Rerum Novarum (Of New Things)

Pope Leo XIII, 1891

Pope Leo XIII wrote the encyclical Rerum Novarum as the industrial revolution and political change swept across Europe. The relationship between employers and employees was changing dramatically. Individuals had become wealthy, but most remained poor even though they worked hard. Pope Leo XIII’s encyclical spoke of the condition of the working classes during a time when many advocated revolution.

The Church recognizes that the lack of workers union contributed to an unjust situation where many work in conditions little better than slavery. One solution proposed by socialists was to eliminate private property altogether. Pope Leo XIII dismisses this solution because “every man has by nature the right to possess property as his own.”[1] He also notes that “the impelling reason and motive of his work is to obtain property.”[2] Instead of helping the working class, the elimination of private property would only hurt those it was intended to benefit.

Private ownership “is not only lawful, but absolutely necessary.”[3] In addition, the right to property is essential in maintaining the structure of the family. A worker ought to be given the opportunity to live sparingly, save money, and invest his savings for the future.

People have become accustomed to working for their own needs.[4] Working enables people to earn an honorable livelihood, but using employees as mere objects is wrong. Workers and the rich are dependent upon each other. The worker ought to complete the tasks that they freely agree to, never destroy an employer’s property, never use violence for their cause, never take part in riots or disorder, and not associate with those who encourage them to act unethically. (As Pope John Paul II would later emphasize in Laborem Exercens, work ought to be seen as a privileged expression of human activity. Work, including cultural production, is an example of human creation in the image of the creator.)

The employer ought to respect the dignity of each employee and shouldn’t view them as slaves. Workers must also have time for their religious duties and must receive tasks appropriate for their sex and age. Workers and employers ought to be free to negotiate and come to an agreement, but natural justice must ensure that wages are sufficient to support a “frugal and well-behaved wage-earner.”[5] To ensure these rights and duties are maintained worker’s associations ought to exist to work towards the common good.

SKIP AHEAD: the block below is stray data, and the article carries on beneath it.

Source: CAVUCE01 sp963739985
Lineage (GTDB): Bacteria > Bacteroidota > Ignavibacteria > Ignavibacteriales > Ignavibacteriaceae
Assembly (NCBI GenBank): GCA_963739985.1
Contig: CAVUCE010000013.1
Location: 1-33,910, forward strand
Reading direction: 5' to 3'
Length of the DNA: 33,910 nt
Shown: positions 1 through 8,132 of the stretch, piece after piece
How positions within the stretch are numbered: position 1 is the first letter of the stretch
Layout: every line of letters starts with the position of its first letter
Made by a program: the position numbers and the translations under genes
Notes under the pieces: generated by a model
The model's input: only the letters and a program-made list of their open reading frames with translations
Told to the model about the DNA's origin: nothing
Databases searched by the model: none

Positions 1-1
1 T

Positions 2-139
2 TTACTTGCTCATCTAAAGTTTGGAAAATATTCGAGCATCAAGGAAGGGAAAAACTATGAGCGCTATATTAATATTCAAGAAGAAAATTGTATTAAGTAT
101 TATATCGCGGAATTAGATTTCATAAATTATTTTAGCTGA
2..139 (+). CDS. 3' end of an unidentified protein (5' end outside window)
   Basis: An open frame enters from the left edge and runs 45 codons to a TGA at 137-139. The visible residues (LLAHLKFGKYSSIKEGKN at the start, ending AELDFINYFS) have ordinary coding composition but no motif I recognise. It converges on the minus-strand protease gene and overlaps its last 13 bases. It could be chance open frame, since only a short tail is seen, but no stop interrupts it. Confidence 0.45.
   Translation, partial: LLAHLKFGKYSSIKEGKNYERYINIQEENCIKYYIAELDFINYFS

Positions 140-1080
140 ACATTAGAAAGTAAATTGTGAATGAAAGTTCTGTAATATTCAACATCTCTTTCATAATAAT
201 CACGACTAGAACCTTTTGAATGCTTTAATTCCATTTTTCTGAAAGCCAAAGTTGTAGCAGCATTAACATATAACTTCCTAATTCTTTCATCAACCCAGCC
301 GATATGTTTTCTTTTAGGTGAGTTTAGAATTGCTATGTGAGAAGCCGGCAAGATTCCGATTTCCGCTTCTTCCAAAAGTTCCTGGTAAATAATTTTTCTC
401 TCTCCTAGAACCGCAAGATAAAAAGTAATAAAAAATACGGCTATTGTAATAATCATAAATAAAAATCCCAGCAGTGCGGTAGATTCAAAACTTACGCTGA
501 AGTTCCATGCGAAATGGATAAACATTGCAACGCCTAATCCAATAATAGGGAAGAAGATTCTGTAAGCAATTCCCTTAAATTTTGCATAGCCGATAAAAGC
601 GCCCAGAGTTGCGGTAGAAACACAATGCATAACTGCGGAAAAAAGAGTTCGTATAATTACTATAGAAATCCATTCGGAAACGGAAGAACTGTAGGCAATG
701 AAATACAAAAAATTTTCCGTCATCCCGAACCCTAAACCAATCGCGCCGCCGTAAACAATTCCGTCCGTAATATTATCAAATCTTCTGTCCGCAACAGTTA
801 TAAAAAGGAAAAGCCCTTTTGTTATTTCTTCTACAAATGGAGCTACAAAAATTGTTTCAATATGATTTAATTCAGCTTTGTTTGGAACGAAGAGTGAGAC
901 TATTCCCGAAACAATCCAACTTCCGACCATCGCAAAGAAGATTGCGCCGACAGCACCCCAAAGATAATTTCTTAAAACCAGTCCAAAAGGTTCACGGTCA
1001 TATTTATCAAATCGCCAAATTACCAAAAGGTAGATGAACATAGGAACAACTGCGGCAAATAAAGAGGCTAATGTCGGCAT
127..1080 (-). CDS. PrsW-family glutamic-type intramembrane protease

The relationship between worker and employer ought to be shaped by the bonds of friendship and brotherly love. Both are children of God and created in His image. The Church desires that the poor better their situation and has a role to speak out on their behalf and to seek relief of poverty.

Both workers and employers should have their rights protected. Children shouldn’t be employed for tasks suited for adults, and employers should compensate workers with just wages. Humanity should remember that Christian morality leads to prosperity.

It is important to remember that we were not created for this world, but rather for everlasting life with God. Riches should be viewed as an obstacle for eternal happiness, and that they do not bring freedom.[6] With this in mind, associations of workers and employers ought to do what is best for the body, soul, and property of all involved.

[1] Paragraph 6
[2] Paragraph 5
[3] Paragraph 22
[4] Gen. 3:17: “Cursed be the earth in thy work; in thy labor thou shalt eat of it all the days of thy life.”
[5] Paragraph 45
[6] Matt. 19:23-24

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